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Old 10-01-2008, 05:15 PM   #1
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Default Frightened of Church Bells

I live fairly close to a church and every wednesday nights and sunday morning and evening we have lots of bell ringing.

I was out with my new pup (waiting for him to do his thing) but he was obviously frightened of the noise.

He stared winning and trembled a little. he wouldnt do anything outside.

Unfortunately my daughter opened the back door and the dog darted in and promptly did the deed on the floor!

Any advice. I could try avoid being out at the time of the bell but thats just not possible I think because if he needs to go then there is no other option

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Old 10-01-2008, 05:20 PM   #2
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Just stick with it kiz, ignore the church bells, show absolutely no reaction to them at all, and the pup will pick up on your body language and do likewise.

If you start acknowledging his paranoia, fear, or whatever it is, then you will surely have a problem. You have said yourself "if he needs to go then there is no other option". Just pretend the bells are not there, any acknowledgement of them will reinforce his fear.

Hope this helps, best of luck !

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Old 10-01-2008, 05:23 PM   #3
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Just stick with it kiz, ignore the church bells, show absolutely no reaction to them at all, and the pup will pick up on your body language and do likewise.

If you start acknowledging his paranoia, fear, or whatever it is, then you will surely have a problem. You have said yourself "if he needs to go then there is no other option". Just pretend the bells are not there, any acknowledgement of them will reinforce his fear.

Hope this helps, best of luck !
Thanks for your reply

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Old 10-01-2008, 05:36 PM   #4
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no probs Kiz, if that is your little guy in your Avatar, he is totally cute and adorable !

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Old 10-01-2008, 06:43 PM   #5
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An option that works well in almost all situations like this is Classical Conditioning. What you will do is make the church bells a positive instead of a negative. Instead of just ignoring them, you actually give your dog treats when they occur. Go out to potty with treats in your pockets, and make them really good treats...not just crunchy dog biscuits. I would use chicken, liver, hot dogs or something REALLY good. When the church bells start, you get jolly. Like you really like them. And give treats.

I did this with my fearful dog Laika with noises. If she heard a loud noise, I'd say in a very happy voice, "Big Noise!! How exciting!!" and I'd hand her a treat. It got so that when she heard a loud noise instead of jumping in fear with her tail tucked, she'd turn to me with a happy face looking for a treat.

I've used this with many of my students, and they've all had success.
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Old 10-02-2008, 06:31 AM   #6
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no probs Kiz, if that is your little guy in your Avatar, he is totally cute and adorable !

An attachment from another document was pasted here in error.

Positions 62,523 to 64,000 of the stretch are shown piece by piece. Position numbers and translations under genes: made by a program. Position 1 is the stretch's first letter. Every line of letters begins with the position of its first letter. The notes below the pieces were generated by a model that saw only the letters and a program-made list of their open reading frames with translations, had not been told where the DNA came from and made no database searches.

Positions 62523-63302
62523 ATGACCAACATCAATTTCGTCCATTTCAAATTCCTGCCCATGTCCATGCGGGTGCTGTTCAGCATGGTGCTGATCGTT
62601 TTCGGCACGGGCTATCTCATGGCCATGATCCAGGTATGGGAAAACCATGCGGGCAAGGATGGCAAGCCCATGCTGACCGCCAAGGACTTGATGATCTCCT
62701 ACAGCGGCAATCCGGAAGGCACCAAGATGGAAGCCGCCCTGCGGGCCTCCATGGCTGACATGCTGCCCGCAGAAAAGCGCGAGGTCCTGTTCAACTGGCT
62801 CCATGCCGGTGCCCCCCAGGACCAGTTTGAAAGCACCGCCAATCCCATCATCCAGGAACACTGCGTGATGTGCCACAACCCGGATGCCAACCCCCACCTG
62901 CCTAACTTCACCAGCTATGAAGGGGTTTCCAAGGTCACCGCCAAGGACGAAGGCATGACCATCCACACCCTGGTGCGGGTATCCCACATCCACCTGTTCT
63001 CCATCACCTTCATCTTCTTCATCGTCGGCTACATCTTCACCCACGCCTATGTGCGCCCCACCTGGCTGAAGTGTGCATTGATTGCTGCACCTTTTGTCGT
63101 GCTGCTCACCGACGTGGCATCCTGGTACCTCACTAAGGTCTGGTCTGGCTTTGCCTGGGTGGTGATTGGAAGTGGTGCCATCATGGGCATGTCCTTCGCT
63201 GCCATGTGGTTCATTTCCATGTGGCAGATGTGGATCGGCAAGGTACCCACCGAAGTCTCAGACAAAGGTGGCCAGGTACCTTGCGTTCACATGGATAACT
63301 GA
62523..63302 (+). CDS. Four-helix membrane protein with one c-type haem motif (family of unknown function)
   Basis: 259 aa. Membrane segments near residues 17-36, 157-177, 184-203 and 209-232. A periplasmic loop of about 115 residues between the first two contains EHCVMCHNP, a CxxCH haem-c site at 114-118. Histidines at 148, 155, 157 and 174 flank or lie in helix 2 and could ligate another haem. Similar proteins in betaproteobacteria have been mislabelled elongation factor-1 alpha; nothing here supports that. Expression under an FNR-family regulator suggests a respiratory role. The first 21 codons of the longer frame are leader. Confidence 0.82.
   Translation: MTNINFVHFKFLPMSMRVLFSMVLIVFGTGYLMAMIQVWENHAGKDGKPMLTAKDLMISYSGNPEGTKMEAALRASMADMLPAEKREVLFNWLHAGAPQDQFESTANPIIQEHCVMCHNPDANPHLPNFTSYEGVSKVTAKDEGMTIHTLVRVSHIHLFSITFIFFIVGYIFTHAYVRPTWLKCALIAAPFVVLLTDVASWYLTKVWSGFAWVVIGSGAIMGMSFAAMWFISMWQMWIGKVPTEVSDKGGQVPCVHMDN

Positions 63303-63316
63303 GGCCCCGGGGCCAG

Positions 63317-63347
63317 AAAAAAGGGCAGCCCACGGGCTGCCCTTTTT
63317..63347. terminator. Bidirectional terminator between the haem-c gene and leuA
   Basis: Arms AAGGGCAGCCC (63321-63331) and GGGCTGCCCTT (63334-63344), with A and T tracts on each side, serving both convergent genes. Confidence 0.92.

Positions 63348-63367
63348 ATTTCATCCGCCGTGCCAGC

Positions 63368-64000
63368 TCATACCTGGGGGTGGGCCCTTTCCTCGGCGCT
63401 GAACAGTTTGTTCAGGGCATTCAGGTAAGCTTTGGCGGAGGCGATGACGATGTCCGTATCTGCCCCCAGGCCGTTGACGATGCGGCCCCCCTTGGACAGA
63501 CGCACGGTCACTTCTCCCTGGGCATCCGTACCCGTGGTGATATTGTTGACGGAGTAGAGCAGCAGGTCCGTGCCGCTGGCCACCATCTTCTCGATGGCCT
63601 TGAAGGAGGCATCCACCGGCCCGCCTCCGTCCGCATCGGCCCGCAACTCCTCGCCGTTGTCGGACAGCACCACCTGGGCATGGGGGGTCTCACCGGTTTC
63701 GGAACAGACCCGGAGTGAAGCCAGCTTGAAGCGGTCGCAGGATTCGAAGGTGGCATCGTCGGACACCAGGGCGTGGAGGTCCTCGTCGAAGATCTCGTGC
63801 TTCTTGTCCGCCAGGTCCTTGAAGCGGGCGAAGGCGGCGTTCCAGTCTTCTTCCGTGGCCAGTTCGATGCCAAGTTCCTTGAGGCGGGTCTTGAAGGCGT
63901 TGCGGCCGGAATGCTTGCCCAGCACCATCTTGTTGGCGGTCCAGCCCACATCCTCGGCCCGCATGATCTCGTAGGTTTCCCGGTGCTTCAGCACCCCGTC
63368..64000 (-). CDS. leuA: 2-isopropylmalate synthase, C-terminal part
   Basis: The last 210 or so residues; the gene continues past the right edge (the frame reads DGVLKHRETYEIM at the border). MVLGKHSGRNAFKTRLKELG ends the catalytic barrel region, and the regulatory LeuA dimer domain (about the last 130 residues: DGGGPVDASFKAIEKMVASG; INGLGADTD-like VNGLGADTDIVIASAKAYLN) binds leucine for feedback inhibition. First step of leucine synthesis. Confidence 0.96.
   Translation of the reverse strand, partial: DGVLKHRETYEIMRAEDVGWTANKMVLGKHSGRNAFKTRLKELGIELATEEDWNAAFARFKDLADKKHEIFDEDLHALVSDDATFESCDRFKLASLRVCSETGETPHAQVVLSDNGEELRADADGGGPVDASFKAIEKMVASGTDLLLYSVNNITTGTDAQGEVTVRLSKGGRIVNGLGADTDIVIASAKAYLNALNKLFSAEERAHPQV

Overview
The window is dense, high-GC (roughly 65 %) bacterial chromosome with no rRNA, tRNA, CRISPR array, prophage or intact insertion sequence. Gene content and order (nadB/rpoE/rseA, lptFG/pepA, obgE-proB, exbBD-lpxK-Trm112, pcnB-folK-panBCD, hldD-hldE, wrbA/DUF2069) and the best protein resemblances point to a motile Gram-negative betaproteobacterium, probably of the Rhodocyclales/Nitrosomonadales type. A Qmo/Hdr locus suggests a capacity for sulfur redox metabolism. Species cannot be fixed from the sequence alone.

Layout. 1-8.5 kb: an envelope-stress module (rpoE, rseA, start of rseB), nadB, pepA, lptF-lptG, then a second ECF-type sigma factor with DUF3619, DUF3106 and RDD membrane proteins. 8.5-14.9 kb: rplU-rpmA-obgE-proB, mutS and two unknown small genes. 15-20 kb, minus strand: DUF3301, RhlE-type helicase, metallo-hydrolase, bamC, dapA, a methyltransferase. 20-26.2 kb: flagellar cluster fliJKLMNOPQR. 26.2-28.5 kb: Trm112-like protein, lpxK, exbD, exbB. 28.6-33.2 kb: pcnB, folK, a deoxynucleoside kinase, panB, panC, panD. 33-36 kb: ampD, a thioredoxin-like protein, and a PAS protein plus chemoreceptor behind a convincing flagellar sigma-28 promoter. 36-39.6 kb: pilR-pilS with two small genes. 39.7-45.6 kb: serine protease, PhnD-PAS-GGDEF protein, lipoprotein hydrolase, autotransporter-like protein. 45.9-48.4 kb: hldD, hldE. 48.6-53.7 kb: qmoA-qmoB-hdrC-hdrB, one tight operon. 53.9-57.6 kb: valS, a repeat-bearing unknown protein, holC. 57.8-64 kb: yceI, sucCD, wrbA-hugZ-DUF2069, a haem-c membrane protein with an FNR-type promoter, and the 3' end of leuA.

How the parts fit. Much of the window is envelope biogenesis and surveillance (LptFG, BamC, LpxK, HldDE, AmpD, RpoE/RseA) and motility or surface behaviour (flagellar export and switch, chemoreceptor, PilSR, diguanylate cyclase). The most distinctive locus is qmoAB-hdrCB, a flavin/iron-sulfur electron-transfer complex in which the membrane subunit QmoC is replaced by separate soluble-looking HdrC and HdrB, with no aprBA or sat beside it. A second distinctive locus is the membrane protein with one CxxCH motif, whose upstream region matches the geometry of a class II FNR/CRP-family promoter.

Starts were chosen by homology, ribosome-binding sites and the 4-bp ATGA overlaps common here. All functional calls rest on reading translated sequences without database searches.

Yep < < < < thats George.

I've had dogs in the family but never been around puppies 24/7. Its hard work but completely wonderful and rewarding. He has now been with us for 4 days

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Old 10-02-2008, 07:21 AM   #7
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agilityk9trainer one thing I have wondered about that method is how do you walk the line between creating a positive association and rewarding fearful behavior? Don't you have to be careful to give the treat only if the dog is not showing fear?
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Old 10-02-2008, 07:41 AM   #8
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agilityk9trainer one thing I have wondered about that method is how do you walk the line between creating a positive association and rewarding fearful behavior? Don't you have to be careful to give the treat only if the dog is not showing fear?
Surely rewarding fear has its draw backs? Your rewarding fearful behavior?

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Old 10-02-2008, 09:11 AM   #9
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Jean : you don't allow the fearful behaviour to start off in the first place ! I think what Agility is saying that the very second the bells sound off, before the little guy has a chance to show fear, you distract him immediately with some positive noises and a jolly tasty treat. Hence, you are rewarding his good behaviour of ignoring the bells.

If your dog is motivated by food, and most are, then this is an excellent way of overcoming the fear.

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Old 10-02-2008, 10:14 AM   #10
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When Amber was a puppy and we had thunder, fireworks or any noise she was frightened of, we told her to "send it off " so she barked at them, and then we turned it in to a game with her toys or had a rough and tumble with her, so now all these noises mean it's playtime, I can even take her a walk and if the odd firework goes off she takes no notice of it at all.
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